Colorado issues report on hospital profits; health systems say it's out of date

The back and forth continues.

Colorado authorities produced data to back up claims Governor Jared Polis made this week in his State of the State address that local hospitals are overcharging patients and sitting on significant cash reserves. Hospitals and health systems in the state say the data is old and does not reflect the current strains they are under.

New analyses of Colorado hospital financial data show patient revenues have grown faster than operating expenses, leading to growing profits and margins, according to a report released Jan. 18 by the Colorado Department of Health Care Policy & Financing. Specifically, hospitals in the state were ranked in the top 10 nationally for such financial metrics in the period from 2018 to 2020.

And therein lies the rub, according to hospital systems and advocacy groups in the state. Such reports and data do not reflect the current situation so many healthcare systems are facing with labor shortages, regulatory burdens and inflationary pressures.

"Half of Colorado hospitals do not have a sustainable margin, which means that their viability is an ongoing concern," Jeff Tieman, CEO of the Colorado Hospital Association, told local NBC affiliate 9News.

Aurora, Colo.-based UCHealth, the largest provider of Medicaid services in Colorado, criticized the report for using old data and defended its allocation of $1.1 billion on financial assistance to the community in fiscal 2022, including $388 million on uncompensated care.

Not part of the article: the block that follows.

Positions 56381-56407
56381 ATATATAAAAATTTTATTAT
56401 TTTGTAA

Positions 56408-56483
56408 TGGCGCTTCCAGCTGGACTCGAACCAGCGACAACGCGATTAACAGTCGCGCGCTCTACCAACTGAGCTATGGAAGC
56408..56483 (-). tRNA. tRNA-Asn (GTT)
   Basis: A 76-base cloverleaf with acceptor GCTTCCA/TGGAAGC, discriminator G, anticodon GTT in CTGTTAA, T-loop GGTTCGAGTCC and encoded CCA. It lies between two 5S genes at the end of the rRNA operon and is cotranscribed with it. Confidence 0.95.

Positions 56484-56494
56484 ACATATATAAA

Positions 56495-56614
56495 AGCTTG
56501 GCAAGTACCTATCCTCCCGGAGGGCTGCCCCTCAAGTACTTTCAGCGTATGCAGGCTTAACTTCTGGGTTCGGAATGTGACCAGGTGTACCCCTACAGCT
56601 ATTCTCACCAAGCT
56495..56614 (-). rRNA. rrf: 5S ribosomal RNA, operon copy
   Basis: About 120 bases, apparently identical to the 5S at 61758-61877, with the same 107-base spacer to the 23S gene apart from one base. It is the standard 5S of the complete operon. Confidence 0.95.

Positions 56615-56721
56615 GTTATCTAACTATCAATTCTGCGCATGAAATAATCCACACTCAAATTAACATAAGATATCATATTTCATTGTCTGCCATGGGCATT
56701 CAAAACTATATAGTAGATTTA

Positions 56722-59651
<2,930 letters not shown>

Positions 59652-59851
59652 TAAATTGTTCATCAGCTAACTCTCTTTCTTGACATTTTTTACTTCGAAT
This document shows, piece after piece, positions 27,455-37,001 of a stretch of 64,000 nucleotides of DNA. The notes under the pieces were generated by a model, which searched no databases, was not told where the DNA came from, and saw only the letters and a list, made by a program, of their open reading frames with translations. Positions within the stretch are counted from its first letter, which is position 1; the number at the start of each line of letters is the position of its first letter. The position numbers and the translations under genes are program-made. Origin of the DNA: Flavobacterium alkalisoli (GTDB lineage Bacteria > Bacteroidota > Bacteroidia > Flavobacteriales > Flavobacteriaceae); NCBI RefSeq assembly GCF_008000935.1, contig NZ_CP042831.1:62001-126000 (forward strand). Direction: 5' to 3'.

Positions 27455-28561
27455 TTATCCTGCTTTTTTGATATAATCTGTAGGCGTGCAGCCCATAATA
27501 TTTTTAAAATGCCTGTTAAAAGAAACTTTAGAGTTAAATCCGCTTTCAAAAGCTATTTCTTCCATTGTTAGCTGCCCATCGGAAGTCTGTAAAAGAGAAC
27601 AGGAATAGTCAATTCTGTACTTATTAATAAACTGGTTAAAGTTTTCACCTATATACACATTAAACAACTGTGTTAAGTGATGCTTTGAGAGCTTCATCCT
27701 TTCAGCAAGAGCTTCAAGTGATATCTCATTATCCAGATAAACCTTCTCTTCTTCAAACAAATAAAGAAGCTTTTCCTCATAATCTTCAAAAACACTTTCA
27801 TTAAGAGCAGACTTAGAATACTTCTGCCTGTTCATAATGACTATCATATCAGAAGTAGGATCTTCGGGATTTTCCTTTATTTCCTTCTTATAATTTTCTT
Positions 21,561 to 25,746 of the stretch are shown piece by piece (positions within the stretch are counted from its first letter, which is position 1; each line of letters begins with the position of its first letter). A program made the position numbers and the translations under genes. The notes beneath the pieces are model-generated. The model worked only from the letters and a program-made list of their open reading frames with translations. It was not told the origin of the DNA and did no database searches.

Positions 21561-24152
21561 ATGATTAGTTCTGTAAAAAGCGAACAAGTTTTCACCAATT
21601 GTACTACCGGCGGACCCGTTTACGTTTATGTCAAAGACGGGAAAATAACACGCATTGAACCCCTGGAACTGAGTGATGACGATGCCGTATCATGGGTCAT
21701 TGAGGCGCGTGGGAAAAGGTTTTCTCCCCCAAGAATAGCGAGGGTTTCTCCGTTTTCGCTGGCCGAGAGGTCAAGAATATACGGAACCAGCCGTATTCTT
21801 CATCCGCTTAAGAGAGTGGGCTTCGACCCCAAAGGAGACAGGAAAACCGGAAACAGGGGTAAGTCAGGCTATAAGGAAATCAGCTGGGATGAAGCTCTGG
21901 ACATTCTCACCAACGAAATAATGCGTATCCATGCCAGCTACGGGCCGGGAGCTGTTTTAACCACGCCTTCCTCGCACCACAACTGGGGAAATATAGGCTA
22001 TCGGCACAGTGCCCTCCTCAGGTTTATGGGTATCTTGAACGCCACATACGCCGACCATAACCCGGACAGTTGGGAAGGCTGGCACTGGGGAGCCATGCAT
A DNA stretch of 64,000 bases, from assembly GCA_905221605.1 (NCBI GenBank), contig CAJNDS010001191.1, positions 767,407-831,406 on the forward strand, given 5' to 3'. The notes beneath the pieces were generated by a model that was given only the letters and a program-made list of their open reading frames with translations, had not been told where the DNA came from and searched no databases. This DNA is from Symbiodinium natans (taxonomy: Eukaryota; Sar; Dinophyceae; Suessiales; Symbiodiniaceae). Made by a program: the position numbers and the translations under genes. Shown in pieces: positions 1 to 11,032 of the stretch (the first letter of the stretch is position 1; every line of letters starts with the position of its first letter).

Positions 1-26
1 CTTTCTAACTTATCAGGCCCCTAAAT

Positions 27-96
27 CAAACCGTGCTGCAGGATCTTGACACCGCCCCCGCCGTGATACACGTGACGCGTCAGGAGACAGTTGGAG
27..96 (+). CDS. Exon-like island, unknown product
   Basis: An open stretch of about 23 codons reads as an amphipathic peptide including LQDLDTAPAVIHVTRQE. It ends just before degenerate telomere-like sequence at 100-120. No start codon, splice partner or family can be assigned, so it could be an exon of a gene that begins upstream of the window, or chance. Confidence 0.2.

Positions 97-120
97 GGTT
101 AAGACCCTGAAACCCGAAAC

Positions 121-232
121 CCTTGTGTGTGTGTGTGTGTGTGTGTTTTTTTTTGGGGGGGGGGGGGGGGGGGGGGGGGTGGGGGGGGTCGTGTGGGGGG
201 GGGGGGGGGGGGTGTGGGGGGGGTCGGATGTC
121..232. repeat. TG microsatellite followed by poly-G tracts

"Stock market ups and downs are not the same as income and do not present an accurate picture of financial health," UCHealth said in an email to 9News. "Like any person or institution that has investments in the market, UCHealth has experienced substantial losses this past year."

The report did acknowledge the difficulties smaller rural hospitals in the state are facing, as well as Colorado's safety net hospital, Denver Health, saying such institutions are up against "mounting headwinds."

"Improvements in policy are needed to ensure hospitals are prioritizing affordability initiatives and how they channel community investments to better meet the needs of the communities they serve," Kim Bimestefer, executive director of HCPF, said in a statement.

Copyright © 2024 Becker's Healthcare. All Rights Reserved. Privacy Policy. Cookie Policy. Linking and Reprinting Policy.


Featured Whitepapers

Featured Webinars